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More dirty dining: Flying insects, cook with open wound found at these restaurants

A statewide look at Florida’s top restaurant violations for 2017-18

Restaurant inspections ensure food retail establishments are in compliance with state sanitation and food safety procedures. Here are the top ten violations inspectors found between 2017-18 in Florida restaurant kitchens.
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Restaurant inspections ensure food retail establishments are in compliance with state sanitation and food safety procedures. Here are the top ten violations inspectors found between 2017-18 in Florida restaurant kitchens.

According to the latest inspections report of Manatee County restaurants, multiple establishments had issues related to employee handwashing and cleanliness.

Several restaurants were also cited for storing food or service items on the floor.

Peach’s Restaurant, 5702 Cortez Road W., Bradenton

  • A cook with an open wrist sore was observed at work in the establishment. An inspector educated the cook and a manager on proper health safeguards.
  • A cook was observed touching eye glasses three times and rubbing nose before preparing onions. Corrective action was taken.

  • An inspector observed three cutting boards that had deep cuts and were no longer cleanable.
  • Single service articles were improperly stored. Corrective action was taken.
  • Food was observed in a handwash sink.
  • A handwash sink was not accessible for employee use due to a sanitizer bucket stored inside. Corrective action was taken.

SketchDaddy’s Wings ‘n Things, 7814 Cortez Road W., Bradenton

  • An inspector observed three flying insects near a three-compartment sink.
  • Cole slaw date-marked as more than a week old was on site. A cook discarded the food.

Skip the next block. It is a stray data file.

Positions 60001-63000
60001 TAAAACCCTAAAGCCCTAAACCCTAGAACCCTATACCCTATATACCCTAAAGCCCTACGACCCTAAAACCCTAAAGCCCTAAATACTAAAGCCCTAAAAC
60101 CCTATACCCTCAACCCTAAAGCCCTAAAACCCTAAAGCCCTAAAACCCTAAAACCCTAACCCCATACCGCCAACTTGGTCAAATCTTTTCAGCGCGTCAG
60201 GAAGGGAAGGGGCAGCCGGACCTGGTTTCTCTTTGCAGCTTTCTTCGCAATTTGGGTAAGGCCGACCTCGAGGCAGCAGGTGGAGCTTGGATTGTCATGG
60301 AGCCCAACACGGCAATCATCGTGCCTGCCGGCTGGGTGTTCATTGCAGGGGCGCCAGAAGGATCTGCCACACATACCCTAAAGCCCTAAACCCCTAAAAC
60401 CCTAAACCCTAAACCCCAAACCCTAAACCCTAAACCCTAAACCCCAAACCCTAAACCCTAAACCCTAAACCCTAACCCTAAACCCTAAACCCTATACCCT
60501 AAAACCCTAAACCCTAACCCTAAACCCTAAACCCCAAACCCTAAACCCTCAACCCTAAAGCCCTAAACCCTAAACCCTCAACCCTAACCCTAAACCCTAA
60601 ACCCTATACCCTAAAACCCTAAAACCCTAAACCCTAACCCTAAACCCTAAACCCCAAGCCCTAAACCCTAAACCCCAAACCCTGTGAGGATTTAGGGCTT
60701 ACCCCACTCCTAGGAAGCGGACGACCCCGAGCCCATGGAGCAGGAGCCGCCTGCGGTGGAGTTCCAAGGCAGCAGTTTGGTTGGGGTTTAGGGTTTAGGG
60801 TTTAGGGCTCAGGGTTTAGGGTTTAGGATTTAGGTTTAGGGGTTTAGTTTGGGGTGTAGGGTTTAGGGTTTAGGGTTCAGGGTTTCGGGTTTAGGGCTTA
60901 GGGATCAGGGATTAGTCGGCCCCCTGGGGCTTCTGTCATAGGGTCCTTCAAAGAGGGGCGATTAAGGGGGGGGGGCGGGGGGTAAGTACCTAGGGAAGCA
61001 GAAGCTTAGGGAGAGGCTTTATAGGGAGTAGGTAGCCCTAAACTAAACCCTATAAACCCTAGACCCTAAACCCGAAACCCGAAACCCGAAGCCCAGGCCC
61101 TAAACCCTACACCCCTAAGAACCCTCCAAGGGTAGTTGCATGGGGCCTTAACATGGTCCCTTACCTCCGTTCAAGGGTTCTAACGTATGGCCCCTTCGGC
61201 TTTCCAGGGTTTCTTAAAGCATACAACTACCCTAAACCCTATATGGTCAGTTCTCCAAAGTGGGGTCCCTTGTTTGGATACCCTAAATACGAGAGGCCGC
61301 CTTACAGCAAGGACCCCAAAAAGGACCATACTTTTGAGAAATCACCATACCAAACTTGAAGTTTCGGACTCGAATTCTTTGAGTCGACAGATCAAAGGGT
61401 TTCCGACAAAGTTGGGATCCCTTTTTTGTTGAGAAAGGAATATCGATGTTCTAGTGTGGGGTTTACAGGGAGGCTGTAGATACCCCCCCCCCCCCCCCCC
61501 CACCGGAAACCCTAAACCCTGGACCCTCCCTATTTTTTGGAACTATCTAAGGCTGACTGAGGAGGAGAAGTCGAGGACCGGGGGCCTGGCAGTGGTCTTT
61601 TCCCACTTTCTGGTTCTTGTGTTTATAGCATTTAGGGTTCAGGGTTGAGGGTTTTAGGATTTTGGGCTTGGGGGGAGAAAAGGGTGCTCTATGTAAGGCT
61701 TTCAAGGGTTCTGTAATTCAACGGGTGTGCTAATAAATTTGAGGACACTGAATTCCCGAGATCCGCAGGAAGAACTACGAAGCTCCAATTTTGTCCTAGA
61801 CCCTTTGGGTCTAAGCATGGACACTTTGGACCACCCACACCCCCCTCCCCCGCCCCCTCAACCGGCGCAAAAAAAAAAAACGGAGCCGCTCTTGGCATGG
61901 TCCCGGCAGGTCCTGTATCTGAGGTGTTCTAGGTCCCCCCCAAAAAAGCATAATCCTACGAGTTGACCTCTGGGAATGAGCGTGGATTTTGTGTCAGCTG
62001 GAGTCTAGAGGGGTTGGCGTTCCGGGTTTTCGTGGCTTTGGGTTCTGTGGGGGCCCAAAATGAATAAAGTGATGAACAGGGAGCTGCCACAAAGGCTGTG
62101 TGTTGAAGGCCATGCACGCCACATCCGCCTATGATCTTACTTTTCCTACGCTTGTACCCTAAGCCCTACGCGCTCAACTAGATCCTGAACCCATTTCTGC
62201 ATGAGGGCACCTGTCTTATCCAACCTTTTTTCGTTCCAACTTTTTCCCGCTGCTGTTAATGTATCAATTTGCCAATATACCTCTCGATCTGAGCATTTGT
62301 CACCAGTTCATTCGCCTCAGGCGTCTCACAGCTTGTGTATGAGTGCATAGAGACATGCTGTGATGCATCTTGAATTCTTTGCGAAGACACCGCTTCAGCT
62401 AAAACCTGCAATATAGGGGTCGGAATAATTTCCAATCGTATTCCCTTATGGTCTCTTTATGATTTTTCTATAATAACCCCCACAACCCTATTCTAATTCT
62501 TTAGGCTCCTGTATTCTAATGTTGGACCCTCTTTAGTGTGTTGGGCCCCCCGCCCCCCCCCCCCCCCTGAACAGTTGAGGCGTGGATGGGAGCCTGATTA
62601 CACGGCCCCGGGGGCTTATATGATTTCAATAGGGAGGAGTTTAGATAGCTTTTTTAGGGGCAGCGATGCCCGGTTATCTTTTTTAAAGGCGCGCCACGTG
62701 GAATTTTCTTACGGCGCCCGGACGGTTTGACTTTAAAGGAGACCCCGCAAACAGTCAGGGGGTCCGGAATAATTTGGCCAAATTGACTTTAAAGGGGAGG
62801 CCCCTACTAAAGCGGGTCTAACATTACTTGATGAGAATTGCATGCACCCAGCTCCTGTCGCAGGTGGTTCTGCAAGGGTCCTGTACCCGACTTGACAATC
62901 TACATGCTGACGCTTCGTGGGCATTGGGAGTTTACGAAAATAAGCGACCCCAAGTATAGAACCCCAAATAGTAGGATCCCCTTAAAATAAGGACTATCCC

• The ceiling was in disrepair. An inspector observed a bulging ceiling tile near a three-compartment sink.
  • Eight jugs of oil were stored on the floor. A cook moved them to a shelf.
  • Grease was accumulated on kitchen walls.

Subway, 5810 Ranch Lake Blvd., Bradenton

  • A bag of banana peppers was stored on the floor.
  • The restaurant was operating with an expired Division of Hotels and Restaurants license.

Wasabi Steakhouse, 5770 Ranch Lake Blvd. #116, Bradenton

  • After a previous citation for employees handling ready-to-eat food with bare hands, an inspector again observed the issue during a follow-up visit.
  • A sushi chef was observed handling tuna that was to be observed raw with bare hands. In the kitchen, a cook was observed handling washed and cut lettuce with bare hands.

Popeyes Louisiana Kitchen, 3390 First St., Bradenton

  • Fried chicken was reaching a minimum internal temperature of 165 degrees.
  • Pipes were observed leaking onto the floor.
  • Boxes of single-use cups were stored on the floor.

Hungry Howie’s, 103 301 Blvd. W., Bradenton

  • An employee handled soiled dishes and then handled clean dishes without first washing hands. Corrective action was taken.

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Editor’s Note: According to the Florida Department of Business & Professional Regulation, these reports are a “snapshot” of the conditions present at the time of the inspection and are public record. The agency is required to inspect every licensed restaurant at least once per year, but new and “high-risk” establishments tend to be inspected more frequently.

When an emergency shutdown order is given by an inspector, it must first be reviewed and approved by agency supervisors. In order for a business to reopen, an inspector will continue visiting the establishment daily until compliance is met. Some citations may include a financial penalty. Inspectors may also respond to complaints, which can be filed here.

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